How Does Ultrasound Therapy Work?

April 11th, 2013
How Does Ultrasound Therapy Work?

What Is Ultrasound Therapy?
Ultrasound therapy is a relatively common treatment in Physical Therapy used for pain relief and can be useful in treating many conditions. Some of the most common conditions ultrasound is used for include arthritis, fibromyalgia, muscle strain/sprain, ligament sprain/strain and various other injuries. Ultrasound is exciting because it uses high-frequency sound waves to relieve pain. These sound waves produce heat that can penetrate deep into the painful tissue. Ultrasound therapy can provide an alternative, from addictive pain medication, to pain management.

A Typical Ultrasound Therapy Session

The Physical Therapist uses a water based gel on the patient’s affected area, which allows the probe to easily glide over the skin. The therapist then applies the probe to the affected area, using gentle circular motions to massage the sound waves through the tissue. During the session, the patient feels a tingling sensation that is comfortable. No one hears the sound waves because they are beyond the spectrum of human hearing.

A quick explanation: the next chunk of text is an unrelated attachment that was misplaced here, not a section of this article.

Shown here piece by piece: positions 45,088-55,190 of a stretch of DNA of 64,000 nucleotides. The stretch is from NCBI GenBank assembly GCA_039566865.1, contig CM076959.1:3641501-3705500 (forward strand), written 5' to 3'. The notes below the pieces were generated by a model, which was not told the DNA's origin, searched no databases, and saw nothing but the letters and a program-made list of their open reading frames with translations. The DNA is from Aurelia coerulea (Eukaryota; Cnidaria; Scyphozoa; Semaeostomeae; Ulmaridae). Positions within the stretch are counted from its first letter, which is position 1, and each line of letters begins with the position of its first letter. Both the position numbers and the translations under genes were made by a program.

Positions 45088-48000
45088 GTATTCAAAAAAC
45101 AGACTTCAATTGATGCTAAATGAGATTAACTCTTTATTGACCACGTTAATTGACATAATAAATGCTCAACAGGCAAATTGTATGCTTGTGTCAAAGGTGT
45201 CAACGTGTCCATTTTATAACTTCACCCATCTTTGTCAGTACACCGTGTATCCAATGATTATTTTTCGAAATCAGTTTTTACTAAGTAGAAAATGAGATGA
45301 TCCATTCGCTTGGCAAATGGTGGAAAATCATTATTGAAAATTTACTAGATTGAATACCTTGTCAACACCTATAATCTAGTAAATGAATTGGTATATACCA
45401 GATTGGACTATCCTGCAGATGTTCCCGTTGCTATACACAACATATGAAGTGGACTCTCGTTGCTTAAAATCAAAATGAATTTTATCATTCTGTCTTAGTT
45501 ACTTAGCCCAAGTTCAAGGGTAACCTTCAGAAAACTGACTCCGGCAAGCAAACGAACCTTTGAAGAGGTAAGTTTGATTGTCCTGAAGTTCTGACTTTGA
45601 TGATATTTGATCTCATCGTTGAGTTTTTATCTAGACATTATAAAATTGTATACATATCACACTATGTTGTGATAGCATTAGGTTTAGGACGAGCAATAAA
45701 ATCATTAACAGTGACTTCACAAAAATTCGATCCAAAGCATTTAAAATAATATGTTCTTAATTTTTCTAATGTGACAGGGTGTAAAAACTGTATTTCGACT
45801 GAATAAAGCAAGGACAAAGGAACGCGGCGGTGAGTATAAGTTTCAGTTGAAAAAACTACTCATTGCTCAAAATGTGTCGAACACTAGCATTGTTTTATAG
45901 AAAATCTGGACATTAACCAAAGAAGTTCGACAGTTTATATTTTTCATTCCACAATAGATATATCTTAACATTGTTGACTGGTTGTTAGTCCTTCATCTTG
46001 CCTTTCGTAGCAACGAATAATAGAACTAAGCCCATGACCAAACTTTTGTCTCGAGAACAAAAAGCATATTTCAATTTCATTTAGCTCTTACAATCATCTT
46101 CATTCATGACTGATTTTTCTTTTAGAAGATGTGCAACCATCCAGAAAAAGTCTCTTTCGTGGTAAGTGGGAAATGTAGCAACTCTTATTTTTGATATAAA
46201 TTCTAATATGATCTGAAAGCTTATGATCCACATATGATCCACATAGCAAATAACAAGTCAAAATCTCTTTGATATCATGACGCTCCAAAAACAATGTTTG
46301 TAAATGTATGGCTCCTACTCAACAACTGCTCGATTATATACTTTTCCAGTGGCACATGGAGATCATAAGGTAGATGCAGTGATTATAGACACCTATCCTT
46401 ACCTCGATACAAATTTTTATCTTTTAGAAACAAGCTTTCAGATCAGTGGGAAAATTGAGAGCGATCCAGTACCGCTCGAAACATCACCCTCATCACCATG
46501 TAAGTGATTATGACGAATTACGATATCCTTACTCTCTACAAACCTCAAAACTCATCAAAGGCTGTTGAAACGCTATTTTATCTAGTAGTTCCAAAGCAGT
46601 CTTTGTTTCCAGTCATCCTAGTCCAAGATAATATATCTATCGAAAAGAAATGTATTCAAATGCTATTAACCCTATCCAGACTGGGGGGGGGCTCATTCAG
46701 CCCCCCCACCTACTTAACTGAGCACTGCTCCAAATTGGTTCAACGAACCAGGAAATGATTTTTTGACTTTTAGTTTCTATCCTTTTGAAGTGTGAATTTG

Types of Ultrasound Therapy
There are two major types of ultrasound therapy: pulsed wave and continuous wave. Patients receive pulsed wave therapy, which uses intermittent waves that do not produce significant heat, when they have injuries needing pain relief. On the other hand, patients receive continuous wave therapy when they have chronically painful tissues, such as with rheumatoid arthritis. Either way, ultrasound therapy has the ability to repair damaged tissues, by penetrating the damaged cell membranes and breaking them down, as well as stretching the musculoskeletal structure. Most of all, it helps reduce inflammation.